+ Resolve Article
+ Follow Us
Follow on FacebookFollow on Facebook
Follow on TwitterFollow on Twitter

+ Translate
+ Subscribe to Site Feed
GeoScience Most Shared ContentMost Shared Content

Competitive foraging in the social spider Stegodyphus dumicola

, : Competitive foraging in the social spider Stegodyphus dumicola. Animal Behaviour 58(3): 677-688

Reproductive skew models have greatly enhanced the study of sociality but are applicable only to societies where the aim of the members of the group is to reproduce. In 'foraging societies', where the aim of the members of the group is to grow, quite different parameters will govern the form that the societies take. We examined factors that influence the structure of foraging groups in the social spider Stegodyphus dumicola (Eresidae). In particular, we examined food distribution and consumption within groups, and how this related to predictions derived from two models. One model indicates that colonies in which individuals compete for resources via interference competition are more likely to survive than those in which individuals divide resources using scramble competition. The second model predicts the proportions of hunters, cheaters and scavengers expected in foraging groups. We found that food was not distributed evenly among group members, and that spiders that fed primarily on the head and thorax of the prey during the middle of a feeding event gained the most body mass. Spiders even lost mass if they fed only in the last hour of a foraging event. Large spiders had a competitive advantage (via interference competition) in obtaining preferred positions, and could ingest food faster than small spiders. Distributing food among colony members in this manner could cause large size differences between colony members, as predicted by the models. The implications of competitive foraging for sociality are discussed. Copyright 1999 The Association for the Study of Animal Behaviour.


PMID: 10479384

DOI: 10.1006/anbe.1999.1168

Other references

Murray, T.; Selmes, N.; James, T.D.; Edwards, S.; Martin, I.; O'Farrell, T.; Aspey, R.; Rutt, I.; Nettles, M.; Baugé, T., 2015: Dynamics of glacier calving at the ungrounded margin of Helheim Glacier, southeast Greenland. NlmCategory="UNASSIGNED">During summer 2013 we installed a network of 19 GPS nodes at the ungrounded margin of Helheim Glacier in southeast Greenland together with three cameras to study iceberg calving mechanisms. The network collect...

Chiang, K.S., 1989: Acousto-optical modulation method for measuring the beat length of a linearly birefringent optical fiber. A simple, accurate, and nondestructive method based on acousto-optical modulation of the polarization and the optical frequency in a linearly birefringent fiber is proposed for measuring the beat length of the fiber. Short beat lengths can be meas...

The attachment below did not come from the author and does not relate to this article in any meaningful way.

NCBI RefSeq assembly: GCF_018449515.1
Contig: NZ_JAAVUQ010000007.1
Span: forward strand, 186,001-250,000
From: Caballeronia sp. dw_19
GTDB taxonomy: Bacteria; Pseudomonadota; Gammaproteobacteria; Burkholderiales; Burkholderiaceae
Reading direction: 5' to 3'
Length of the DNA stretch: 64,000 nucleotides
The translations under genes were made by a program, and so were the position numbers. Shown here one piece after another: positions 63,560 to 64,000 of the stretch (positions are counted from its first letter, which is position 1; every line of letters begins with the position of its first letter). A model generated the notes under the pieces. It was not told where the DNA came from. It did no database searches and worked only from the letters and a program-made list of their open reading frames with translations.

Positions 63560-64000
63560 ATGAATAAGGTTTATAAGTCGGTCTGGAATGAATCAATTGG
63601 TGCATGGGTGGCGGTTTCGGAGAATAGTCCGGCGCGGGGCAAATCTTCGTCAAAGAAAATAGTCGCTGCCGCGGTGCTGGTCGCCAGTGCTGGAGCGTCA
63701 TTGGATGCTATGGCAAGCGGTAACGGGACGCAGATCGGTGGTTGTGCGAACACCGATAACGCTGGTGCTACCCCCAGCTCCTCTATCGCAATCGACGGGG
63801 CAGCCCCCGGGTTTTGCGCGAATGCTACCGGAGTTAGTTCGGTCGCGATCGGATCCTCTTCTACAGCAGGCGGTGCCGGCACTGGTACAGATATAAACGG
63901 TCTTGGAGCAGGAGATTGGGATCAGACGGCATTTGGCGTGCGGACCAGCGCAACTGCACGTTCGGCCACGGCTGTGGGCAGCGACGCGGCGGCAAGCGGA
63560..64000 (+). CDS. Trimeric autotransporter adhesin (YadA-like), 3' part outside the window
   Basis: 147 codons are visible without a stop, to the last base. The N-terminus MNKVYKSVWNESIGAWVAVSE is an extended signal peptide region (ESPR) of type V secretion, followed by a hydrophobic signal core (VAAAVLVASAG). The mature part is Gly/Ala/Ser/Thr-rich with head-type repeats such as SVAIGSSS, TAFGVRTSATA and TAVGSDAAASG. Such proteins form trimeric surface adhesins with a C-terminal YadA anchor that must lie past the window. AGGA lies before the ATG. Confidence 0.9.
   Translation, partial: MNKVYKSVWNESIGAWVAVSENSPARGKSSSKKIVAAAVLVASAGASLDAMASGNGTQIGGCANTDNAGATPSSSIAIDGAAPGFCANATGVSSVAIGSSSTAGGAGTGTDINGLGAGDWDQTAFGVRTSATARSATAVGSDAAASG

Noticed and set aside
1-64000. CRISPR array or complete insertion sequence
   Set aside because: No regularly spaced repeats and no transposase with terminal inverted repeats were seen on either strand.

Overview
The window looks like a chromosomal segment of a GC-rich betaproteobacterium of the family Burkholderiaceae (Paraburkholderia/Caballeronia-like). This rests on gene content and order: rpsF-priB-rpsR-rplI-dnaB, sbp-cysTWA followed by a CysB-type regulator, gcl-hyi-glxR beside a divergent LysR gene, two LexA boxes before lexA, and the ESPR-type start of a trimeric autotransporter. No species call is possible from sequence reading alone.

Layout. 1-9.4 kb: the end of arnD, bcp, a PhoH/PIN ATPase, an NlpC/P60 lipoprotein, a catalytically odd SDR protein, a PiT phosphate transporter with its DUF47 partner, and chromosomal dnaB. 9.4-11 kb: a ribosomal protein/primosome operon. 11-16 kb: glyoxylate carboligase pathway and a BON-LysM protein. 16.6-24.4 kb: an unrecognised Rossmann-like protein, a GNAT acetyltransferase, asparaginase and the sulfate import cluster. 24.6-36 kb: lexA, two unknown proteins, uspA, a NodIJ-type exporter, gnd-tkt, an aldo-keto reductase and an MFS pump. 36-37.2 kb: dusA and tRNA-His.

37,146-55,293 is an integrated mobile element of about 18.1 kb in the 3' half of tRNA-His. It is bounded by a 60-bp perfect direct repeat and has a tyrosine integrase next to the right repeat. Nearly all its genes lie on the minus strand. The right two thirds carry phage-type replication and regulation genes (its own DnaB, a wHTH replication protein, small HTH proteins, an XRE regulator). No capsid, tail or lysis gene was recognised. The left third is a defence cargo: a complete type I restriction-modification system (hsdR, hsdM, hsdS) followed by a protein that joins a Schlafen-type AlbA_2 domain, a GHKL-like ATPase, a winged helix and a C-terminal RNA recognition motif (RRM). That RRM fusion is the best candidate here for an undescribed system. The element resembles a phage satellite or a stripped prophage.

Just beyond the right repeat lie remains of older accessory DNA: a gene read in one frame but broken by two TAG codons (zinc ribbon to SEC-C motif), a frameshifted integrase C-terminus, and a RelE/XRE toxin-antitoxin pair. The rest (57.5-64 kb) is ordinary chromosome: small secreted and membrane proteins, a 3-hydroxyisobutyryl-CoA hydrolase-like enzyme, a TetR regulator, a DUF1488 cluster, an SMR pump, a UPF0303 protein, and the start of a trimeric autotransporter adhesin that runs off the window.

Sinitsyn N.M., 1956: O tektonike dokembriya. In general, the regional structural elements of the Precambrian are relatively simple, although complicated folding is also characteristic. The structural simplicity of certain areas of development of the Precambrian may be related to the gradual...

Bristow, J.M.; Reno, T.A.; Jo, M.; Gonias, S.L.; Klemke, R.L., 2013: Dynamic phosphorylation of tyrosine 665 in pseudopodium-enriched atypical kinase 1 (PEAK1) is essential for the regulation of cell migration and focal adhesion turnover. Pseudopodium-enriched atypical kinase 1 (PEAK1) is a recently described tyrosine kinase that associates with the actin cytoskeleton and focal adhesion (FA) in migrating cells. PEAK1 is known to promote cell migration, but the responsible mechanism...

Björntorp, P.; Holm, G.; Rosmond, R., 1999: Neuroendocrine disorders cause stress-related disease. "Civilization syndrome" is a growing health problem. Although the relationship between stress and serious diseases, such as ischaemic heart disease, is well known, the underlying mechanisms have proved difficult to identify. With a new technique available today, the hypothalamic-pituitary-adrenocort...

Bader, Jürgen.E.; Beck-Sickinger, A.G., 2004: Fluorescence resonance energy transfer to study receptor dimerization in living cells. The versatility, sensitivity, and feasibility of fluorescence methods are very attractive to study protein-protein interaction at low levels of protein expression. However, one of the most severe limits in protein chemistry has been the difficulty...

W.D.J.; Mifune J.; Hifumi S.; Takahashi Y.; Yamashita S.; Suematsu T.; Murakami T.; Tanaka T., 1989: The effect of transluminal coronary angioplasty ptca on the myocardium perfused by severe coronary artery stenosis hibernating myocardium. Japanese Circulation Journal 53(8): 908

Bartlett, G.S., 1961: Cary harvester built to operate in trash conditions. This machine tops, cuts and loads cane and requires 2 operators. It also handles lodged cane in the rows. The action is described and shown diagrammatically.

Aoyagi T.; Fujii A.M.; Flanagan M.F.; Currier J.J.; Colan S.D.; Mirsky I., 1991: End systolic stress strain relations in enhanced contractility with dobutamine. Journal of the American College of Cardiology 17(2 SUPPL A): 375A

Krayushkin V.A., 1967: Optical activity of crudes from the Menilite series of the Dolina field. Dextrorotatory crudes, areal changes in optical activity, Oligocene, USSR, Ukraine.